Diamond fluorescence is the ability of a diamond to emit light and change color when subjected to ultraviolet rays. For example, if you go to a night club and there happens to be UV light, your diamond may start glowing blue.
It is worth noting that not all diamonds fluoresce, and those that can glow differ in the intensity of the light they emit. Around one third of all diamonds are estimated to exhibit some kind of fluorescence.
The cause of diamond fluorescence is hidden within the stone.
Diamonds contain different chemical elements, which, depending on their concentration, can glow in the dark.
Diamonds can fluoresce in many different colors, such as yellow, red and green, but the most widespread color is blue.
Stones with non-blue fluorescence are extremely rare.
How Fluorescence Affects Diamond Quality
Whether the diamond is fluorescent and what color it glows will be usually listed on the stone’s grading report. The effect of fluorescence on the quality of a diamond, however, is a controversial topic.
The G.I.A. (Gemological Institute of America) has conducted a study on fluorescence and concluded that whether a diamond is fluorescent has no effect on how the average observer perceives the stone’s quality.
It is also worth noting that the experts participating in the study could not agree on whether fluorescence has a significant effect on the appearance of a diamond.
There are jewelers who claim that in their experience, diamonds that exhibit strong fluorescence also tend to appear foggier.Black Friday Deal: Click here to get up to 50% OFF engagement ring settings from James Allen.
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The bottom line: You need to decide for yourself whether a particular diamond looks good to you, regardless of fluorescence. If you think the stone looks a bit misty, then go with another one.
Don’t let fluorescence alone influence your decision without looking at the diamond as a whole.
Fluorescence and Diamond Prices
Because strongly fluorescent diamonds are considered by some people to be negatively affected by this characteristic, these stones can command lower prices compared to similarly graded, non-fluorescent diamonds.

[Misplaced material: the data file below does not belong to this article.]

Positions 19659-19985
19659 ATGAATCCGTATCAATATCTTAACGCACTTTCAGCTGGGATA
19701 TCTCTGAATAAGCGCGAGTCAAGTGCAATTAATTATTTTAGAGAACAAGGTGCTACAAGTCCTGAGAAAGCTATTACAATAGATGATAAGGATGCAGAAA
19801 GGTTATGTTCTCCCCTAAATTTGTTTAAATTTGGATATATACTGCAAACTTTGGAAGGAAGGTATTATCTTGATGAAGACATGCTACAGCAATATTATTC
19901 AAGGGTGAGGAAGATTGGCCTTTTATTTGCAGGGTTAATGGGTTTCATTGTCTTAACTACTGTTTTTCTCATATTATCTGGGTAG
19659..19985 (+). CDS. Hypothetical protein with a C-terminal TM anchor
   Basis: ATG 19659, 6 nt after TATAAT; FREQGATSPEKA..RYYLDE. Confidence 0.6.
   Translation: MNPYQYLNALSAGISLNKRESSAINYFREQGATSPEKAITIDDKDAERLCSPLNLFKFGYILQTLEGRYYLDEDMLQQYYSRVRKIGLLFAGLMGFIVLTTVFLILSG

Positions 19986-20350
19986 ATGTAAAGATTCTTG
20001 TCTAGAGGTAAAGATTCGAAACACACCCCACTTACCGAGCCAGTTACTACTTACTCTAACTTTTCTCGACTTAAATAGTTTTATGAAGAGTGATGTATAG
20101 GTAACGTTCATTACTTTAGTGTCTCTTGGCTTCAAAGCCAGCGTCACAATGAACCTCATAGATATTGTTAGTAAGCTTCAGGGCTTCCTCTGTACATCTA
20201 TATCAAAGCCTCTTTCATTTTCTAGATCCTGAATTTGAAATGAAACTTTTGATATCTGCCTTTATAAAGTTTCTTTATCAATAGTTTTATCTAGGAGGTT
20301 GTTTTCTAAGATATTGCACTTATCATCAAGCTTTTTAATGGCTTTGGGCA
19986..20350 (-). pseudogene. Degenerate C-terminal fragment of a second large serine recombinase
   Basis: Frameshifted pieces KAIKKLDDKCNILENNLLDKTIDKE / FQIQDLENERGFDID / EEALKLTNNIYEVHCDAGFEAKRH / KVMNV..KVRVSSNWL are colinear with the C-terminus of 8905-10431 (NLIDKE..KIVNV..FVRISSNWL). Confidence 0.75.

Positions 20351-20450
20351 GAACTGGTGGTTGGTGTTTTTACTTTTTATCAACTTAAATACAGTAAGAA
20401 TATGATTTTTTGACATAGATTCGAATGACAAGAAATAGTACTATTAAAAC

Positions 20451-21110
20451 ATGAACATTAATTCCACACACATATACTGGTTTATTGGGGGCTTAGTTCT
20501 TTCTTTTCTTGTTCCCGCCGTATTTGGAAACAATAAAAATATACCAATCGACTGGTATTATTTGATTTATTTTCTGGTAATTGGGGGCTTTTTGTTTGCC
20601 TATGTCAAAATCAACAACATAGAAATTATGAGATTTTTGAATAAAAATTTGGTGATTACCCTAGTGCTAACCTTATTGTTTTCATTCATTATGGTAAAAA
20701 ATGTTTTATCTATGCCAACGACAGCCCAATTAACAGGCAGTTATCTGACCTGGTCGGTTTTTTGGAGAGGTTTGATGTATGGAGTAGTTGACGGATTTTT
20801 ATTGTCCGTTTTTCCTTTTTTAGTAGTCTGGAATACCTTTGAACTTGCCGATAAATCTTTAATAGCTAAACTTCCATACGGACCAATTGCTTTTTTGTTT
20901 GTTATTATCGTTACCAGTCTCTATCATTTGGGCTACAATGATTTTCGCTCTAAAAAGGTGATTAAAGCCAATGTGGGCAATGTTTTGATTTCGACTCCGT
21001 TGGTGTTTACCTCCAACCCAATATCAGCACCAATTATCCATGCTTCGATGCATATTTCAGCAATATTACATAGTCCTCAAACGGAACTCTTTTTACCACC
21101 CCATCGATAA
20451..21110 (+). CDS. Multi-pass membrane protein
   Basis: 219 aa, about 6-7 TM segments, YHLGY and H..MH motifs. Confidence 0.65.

So, if you see a fluorescent diamond, check if it is a bargain – if you like its color, clarity and cut, you might save some money.
Some people find that for diamonds of lower color grades, i.e. stones that exhibit yellowish tints, blue fluorescence can actually improve the color appearance by masking the yellow color. Again, only you can decide whether this is true for any particular diamond.
Diamonds with yellow fluorescence are usually priced lower because it is thought that the yellow hues diminish the quality of the stone’s color.
After a fluorescent diamond is no longer exposed to UV light, it may continue to glow for a while. This property is rare and is called phosphorescence.
Considering Fluorescence When Buying Diamonds
When you are shopping for diamonds, ask to see the stone under both UV and normal lighting conditions. You should be aware of how the diamond looks in different settings before deciding.
Don’t forget to look at the stone when it is exposed to daylight. Remember that sunlight contains UV rays, which will bring out your stone’s fluorescent color when it is sunny.
Diamonds exhibiting yellow fluorescence will look yellow whenever UV rays are present, including in daylight. Keep this in mind if you don’t want anything to do with yellow when it comes to diamonds.
If a diamond is fluorescent, compare it with a non-fluorescent stone of similar quality in order to judge whether you can see any difference in color or clarity.
Synthetic diamonds don’t fluoresce, so if a stone is fluorescent, it is most certainly a real diamond; however, keep in mind that about two thirds of real diamonds don’t exhibit fluorescence.